What is Vertical Nystagmus?

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  • Written By: Marco Sumayao
  • Edited By: Lauren Fritsky
  • Last Modified Date: 07 October 2019
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Vertical nystagmus is a type of involuntary eye movement in which the eye moves both rapidly and slowly on a vertical axis. The eye might either move upwards rapidly, then downwards slowly, or vice versa. Depending on how severe the condition is, it can lead to vision impairment and vertigo. Nystagmus can be either congenital or acquired.

The most common causes of this condition are congenital. The condition is noticeable even in infancy and usually lasts the individual's lifespan. Fortunately, congenital nystagmus is often milder than acquired nystagmus and is more manageable. Congenital nystagmus is usually also non-progressive, so the severity of the condition is static.

Acquired nystagmus, on the other hand, is often more severe. While some individuals with acquired nystagmus might report feelings of dizziness due to the involuntary eye movement, others might find the condition debilitating enough to have extremely impaired vision. Other than the physiological discomfort, the condition can also lead to emotional distress for individuals concerned about their appearance. Vertical nystagmus can be acquired through a variety of means, including diseases, nervous system disorders, and exposure to toxins.

The condition can be a symptom of some serious diseases. It can be a sign of brain tumors, Whipple's disease, or multiple sclerosis. Less serious conditions that lead to vertical nystagmus include albinism and Ménière's disease. Nystagmus might also be a symptom of thiamine deficiency.


It is also possible that vertical nystagmus is a result of several disorders of the nervous system. One common cause of acquired nystagmus, for example, is the nerve damage suffered during a stroke. Severe head trauma can also lead to the development of nystagmus. The condition can be a symptom of antidepressant withdrawal as well.

Exposure to certain toxins can also cause vertical nystagmus. Common toxic causes of nystagmus include lithium and salicylic acids. Use of illegal drugs such as Lysergic acid diethylamide (LSD) and ketamine can cause enough damage to the nervous system to cause nystagmus. In rare cases, alcohol intoxication might also be a cause of nystagmus.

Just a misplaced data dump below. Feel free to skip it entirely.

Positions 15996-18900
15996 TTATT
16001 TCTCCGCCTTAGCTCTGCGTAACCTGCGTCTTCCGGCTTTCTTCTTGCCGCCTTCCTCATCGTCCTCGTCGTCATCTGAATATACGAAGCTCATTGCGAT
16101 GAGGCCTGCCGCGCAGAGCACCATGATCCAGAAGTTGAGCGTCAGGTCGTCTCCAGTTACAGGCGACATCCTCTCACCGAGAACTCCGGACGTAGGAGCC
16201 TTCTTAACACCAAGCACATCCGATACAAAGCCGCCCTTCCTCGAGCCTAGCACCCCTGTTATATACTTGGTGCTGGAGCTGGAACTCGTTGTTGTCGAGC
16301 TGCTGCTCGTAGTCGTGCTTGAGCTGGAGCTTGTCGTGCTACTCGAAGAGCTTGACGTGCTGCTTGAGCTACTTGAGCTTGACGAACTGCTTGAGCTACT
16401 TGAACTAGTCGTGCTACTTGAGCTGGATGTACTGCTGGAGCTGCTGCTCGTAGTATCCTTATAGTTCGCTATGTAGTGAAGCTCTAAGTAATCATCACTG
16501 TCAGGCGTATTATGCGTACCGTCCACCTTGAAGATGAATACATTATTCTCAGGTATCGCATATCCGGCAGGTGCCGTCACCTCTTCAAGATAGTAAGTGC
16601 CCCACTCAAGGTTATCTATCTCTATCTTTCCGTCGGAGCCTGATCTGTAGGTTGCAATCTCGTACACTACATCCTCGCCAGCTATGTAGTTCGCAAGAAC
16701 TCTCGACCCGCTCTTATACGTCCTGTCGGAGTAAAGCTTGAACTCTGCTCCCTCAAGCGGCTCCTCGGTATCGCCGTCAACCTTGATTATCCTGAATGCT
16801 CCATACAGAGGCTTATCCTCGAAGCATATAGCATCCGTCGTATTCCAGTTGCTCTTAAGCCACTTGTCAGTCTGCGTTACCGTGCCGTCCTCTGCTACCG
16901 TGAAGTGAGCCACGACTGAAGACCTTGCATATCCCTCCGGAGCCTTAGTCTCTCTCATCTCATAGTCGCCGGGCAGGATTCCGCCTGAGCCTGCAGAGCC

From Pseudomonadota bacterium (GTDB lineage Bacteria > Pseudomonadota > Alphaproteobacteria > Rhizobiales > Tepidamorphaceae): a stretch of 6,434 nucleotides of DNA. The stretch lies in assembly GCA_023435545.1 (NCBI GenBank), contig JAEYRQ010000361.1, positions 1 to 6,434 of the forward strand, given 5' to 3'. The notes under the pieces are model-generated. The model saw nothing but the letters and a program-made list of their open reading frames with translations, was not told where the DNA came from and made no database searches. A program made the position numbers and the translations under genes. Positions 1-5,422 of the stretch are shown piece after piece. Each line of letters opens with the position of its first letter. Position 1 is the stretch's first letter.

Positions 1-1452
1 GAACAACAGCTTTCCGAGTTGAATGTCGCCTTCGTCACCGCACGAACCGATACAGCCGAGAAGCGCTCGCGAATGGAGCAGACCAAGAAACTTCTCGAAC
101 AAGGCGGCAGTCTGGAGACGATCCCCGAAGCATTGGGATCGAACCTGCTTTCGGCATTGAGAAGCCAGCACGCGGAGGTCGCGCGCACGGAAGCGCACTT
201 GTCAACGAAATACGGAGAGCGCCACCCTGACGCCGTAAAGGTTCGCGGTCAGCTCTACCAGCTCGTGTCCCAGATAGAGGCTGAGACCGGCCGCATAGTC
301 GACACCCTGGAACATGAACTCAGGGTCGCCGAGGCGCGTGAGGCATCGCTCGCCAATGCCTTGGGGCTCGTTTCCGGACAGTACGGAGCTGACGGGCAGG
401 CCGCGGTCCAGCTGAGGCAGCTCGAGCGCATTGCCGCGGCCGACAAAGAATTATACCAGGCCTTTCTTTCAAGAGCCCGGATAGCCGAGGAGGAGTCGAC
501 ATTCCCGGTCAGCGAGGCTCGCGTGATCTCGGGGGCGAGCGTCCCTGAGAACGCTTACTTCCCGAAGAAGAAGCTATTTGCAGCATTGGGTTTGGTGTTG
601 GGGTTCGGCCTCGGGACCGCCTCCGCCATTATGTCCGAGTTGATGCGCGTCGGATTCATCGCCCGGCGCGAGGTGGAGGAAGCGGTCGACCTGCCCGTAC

Although vertical nystagmus is traditionally considered untreatable, several developments have shown promise for curing the condition. The drugs baclofen and gabapentin have both been found to show significant improvement in patients with nystagmus. Other notable treatments include acetazolamide, levetiracetam, and memantine. Several professionals are also attempting to develop a surgical treatment for nystagmus, although favorable results are too few to consider significant.


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Post 4

@cloudel – You have probably heard of it by its other name, vitamin B1. You probably have nothing to worry about, because it is present in a wide variety of foods.

I have read that it helps the body break down sugar. We have all heard how important the B vitamins are, so I'm sure it does other things, as well.

You can get thiamine from many kinds of nuts, beans, and green leafy vegetables. You can also find it in whole grains, rice, and enriched flour.

I agree with you that the possibility of getting vertical nystagmus from something as simple as a vitamin deficiency is frightening. That is just one more thing to motivate us to eat a well-balanced diet.

Post 3

What exactly is thiamine? I've seen it on the ingredient list of several packaged foods that I buy, but I've never heard of having a thiamine deficiency.

I'm guessing it must be important to our bodies, since not getting enough of it could cause vertical nystagmus. That is a scary thought. Something that we rarely even hear about could result in a bad eye twitching condition if we don't get enough of it.

What are some good food sources of thiamine? I want to be sure I am getting enough of it to prevent nystagmus.

Post 2

My cousin was hit by a car while riding a bike, and she wasn't wearing a helmet. She suffered a severe concussion after her head hit the pavement, and her vision was affected.

For several weeks after the incident, her eyes would drift slowly upward and then twitch downward quickly. The constant involuntary motion made her very dizzy, and sometimes, she would become very nauseated.

She tried to keep her eyes closed as much as possible during her recovery. If she couldn't see things moving up and down, then she wouldn't have the sickening symptoms.

Post 1

I have a friend with albinism, and he has vertical nystagmus. He told me that nearly every person with albinism has some sort of nystagmus.

His skin and hair are white, and his eyes are pink. He is very sensitive to the sun, and it seems that his nystagums worsens when he is in a room with open curtains on a bright day.

I can't imagine having to deal with this. Just watching his eye movements makes me dizzy after awhile, so I find it hard to make eye contact with him for very long.

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